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Audit prompts changes at Bucks County Community College


Bucks County Community College has brought in a seasoned executive with a CPA and an MBA to serve as interim chief financial officer in the wake of a “material weakness” uncovered by Baker Tilly, an advisory firm that performed an independent audit of the college’s financial management late last year.

Niels Christensen started with BCCC March 13 on a six-month contract.

“We need someone who is a heavyweight who can come in, know the situation and get things done,” said Tom Jennings, who chairs the community college’s board of trustees.

The “material weakness” finding centered on what Baker Tilly executives called a “fairly significant” number of adjustments needed to correct misstatements, and the relatively large dollar amounts involved in those adjustments. The audit triggered the need for the community college to file a corrective action plan with the Pennsylvania Department of Education.

In the wake of the audit, the college hired Lisa Ritter, partner at Harrisburg-based Maher Duessel CPA’s, to perform a follow-up assessment of the community college’s accounting and finance operations. A draft of her report, dated Feb. 21, concluded that “basic functions such as monthly reconciliations and financial statements are not being prepared” and cited “lack of communication and accountability” as playing a role in the problems.

Central to the draft report’s recommendations was the need to “determine staff capabilities and reassign staff as necessary to complete monthly reconciliations and account analysis” and “communicate roles and responsibilities for the audit process.”

In a meeting with the Herald this week, Jennings and college President Felicia Ganther stressed that, while the audit finding came as a surprise to the trustees, the board and Ganther have been aggressively working to implement recommendations.

“We’re in the business of fixing it,” Jennings said. “And we’re making good headway. The board is unified and Felicia is doing her part to implement corrective actions in response to the audit. This is a good story to be telling…that we’re hell-bent on fixing it.”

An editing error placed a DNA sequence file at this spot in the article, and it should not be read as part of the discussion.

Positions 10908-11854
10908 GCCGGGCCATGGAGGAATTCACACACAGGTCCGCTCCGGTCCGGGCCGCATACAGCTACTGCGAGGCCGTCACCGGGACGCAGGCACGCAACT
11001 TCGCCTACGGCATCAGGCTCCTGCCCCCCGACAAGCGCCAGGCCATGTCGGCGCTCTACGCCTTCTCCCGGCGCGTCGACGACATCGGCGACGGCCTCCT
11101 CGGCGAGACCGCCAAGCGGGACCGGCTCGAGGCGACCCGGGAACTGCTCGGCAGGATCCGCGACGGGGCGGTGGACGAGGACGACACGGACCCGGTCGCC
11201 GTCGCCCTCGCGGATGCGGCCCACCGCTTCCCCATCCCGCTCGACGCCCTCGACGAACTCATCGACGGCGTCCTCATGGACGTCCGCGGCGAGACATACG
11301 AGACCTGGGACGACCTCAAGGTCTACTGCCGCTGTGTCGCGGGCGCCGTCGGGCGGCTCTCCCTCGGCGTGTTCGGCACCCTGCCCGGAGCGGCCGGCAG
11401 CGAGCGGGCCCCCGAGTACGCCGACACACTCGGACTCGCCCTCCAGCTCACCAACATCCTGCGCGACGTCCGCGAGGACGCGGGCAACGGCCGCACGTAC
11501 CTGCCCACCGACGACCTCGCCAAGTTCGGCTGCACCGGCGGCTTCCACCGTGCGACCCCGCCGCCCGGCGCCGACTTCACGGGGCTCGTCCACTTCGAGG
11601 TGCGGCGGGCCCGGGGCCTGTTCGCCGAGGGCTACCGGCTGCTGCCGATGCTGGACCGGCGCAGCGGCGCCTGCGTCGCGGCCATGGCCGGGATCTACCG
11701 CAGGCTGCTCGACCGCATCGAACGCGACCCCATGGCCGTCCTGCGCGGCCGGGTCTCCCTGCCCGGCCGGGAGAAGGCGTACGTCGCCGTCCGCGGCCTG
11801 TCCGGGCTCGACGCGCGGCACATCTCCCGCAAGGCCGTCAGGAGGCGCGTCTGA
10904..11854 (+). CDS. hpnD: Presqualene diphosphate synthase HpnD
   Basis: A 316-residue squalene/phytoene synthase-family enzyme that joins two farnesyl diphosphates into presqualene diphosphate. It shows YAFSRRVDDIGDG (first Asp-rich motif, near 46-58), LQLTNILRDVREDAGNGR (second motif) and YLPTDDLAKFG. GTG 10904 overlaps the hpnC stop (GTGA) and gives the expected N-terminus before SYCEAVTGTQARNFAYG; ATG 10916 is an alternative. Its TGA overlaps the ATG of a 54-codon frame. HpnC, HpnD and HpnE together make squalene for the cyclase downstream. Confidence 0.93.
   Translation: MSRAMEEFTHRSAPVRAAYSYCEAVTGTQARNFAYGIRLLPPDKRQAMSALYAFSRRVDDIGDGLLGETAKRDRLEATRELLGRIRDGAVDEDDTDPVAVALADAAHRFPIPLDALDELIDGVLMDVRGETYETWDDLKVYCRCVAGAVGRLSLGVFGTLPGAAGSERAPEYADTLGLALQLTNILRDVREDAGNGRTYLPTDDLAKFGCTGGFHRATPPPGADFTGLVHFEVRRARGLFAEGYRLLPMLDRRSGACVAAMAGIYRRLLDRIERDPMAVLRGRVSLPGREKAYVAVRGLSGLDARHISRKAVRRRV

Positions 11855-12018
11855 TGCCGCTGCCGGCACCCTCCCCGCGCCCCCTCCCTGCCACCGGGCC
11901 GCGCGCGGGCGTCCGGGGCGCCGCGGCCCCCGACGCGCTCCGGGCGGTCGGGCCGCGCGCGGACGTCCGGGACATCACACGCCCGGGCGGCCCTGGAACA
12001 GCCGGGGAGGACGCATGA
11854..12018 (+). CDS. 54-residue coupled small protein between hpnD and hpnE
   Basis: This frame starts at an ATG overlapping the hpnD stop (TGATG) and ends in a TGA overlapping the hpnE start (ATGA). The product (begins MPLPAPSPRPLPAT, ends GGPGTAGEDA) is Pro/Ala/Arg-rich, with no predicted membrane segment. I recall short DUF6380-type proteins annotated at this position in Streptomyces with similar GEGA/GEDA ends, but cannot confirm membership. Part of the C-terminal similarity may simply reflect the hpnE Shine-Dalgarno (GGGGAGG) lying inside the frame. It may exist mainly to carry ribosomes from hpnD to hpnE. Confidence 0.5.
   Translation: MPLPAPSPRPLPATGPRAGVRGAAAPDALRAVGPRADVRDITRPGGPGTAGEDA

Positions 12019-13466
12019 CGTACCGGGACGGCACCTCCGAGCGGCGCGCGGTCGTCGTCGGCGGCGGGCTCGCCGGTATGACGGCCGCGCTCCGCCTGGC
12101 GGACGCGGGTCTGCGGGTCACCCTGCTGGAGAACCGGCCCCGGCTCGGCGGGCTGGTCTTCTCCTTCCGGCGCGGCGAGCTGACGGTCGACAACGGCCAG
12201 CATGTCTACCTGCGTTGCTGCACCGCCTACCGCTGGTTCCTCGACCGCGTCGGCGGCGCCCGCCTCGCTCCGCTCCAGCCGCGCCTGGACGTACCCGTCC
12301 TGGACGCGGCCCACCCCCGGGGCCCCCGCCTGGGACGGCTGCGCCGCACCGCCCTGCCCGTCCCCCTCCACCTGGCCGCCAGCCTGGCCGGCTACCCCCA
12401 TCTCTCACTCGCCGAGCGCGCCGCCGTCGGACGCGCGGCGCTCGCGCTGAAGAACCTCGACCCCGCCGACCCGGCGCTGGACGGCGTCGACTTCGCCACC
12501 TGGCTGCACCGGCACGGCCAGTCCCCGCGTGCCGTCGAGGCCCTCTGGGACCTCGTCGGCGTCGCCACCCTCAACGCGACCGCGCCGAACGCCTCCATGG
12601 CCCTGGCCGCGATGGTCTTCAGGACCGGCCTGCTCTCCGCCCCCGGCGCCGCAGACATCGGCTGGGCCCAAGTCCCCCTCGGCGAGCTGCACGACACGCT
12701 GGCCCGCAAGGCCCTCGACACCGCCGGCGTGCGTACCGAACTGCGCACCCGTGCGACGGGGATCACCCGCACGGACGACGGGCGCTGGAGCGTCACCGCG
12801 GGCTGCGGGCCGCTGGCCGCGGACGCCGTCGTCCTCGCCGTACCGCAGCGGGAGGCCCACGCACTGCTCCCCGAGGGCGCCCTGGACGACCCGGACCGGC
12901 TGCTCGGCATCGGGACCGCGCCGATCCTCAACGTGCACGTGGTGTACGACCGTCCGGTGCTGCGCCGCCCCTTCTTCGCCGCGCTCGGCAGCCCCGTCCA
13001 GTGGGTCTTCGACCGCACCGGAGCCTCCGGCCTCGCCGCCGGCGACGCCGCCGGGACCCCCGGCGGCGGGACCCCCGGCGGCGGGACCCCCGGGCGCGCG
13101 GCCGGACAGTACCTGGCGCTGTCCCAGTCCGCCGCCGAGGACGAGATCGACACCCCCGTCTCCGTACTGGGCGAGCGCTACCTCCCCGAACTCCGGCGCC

Heavy turnover in the community college’s accounting and finance department has exacerbated issues. Frank G. Moore was serving as interim VP of Administrative Affairs and CFO at the time that Baker Tilly was performing its audit and he’d been elevated to that position from the interim controller job, the post he’d initially been hired to hold.

“We had to put interims in place in the CFO and controller job to give us time to get through the budget process,” said Ganther, who is also a member of the Bucks County Herald Foundation’s board of directors.

Neither she nor Jennings expected Moore to ultimately transition into the CFO job on a permanent basis. Moore has a hand in facilities, campus safety, operations, grounds and contract negotiations. He will continue to focus his energy there with Christensen on board, Ganther and Jennings said.

At a meeting with the auditors in late December, trustees said they wished Baker Tilly had reached out earlier in the process than December to inform the board that the audit was heading for a “material weakness” and provide some feedback and suggestions for actions the college could take to keep that from happening.

Baker Tilly’s John Compton responded that, “The books have to be closed before the audit process starts. Frank needs some help. I don’t think that’s news to anyone here. Hopefully that person is identified and in place and the books can get closed and we can get in and if that’s the case we should be done by November (next time).”

Ganther and Jennings stressed that they are working hard to facilitate good communication with faculty, staff and stakeholders and that’ll continue as the leadership works to make sure the college gets a clean audit next year.

“One thing the interim CFO is looking at is our positions to make sure we have the right people in the right positions,” Ganther said. “The CFO will also be…assessing individuals, payroll, budgets and staff training.”

The board of trustees is scheduled to meet Thursday at noon to discuss both the 2024 budget and an action plan related to the evaluation performed by Lisa Ritter and Maher Duessel.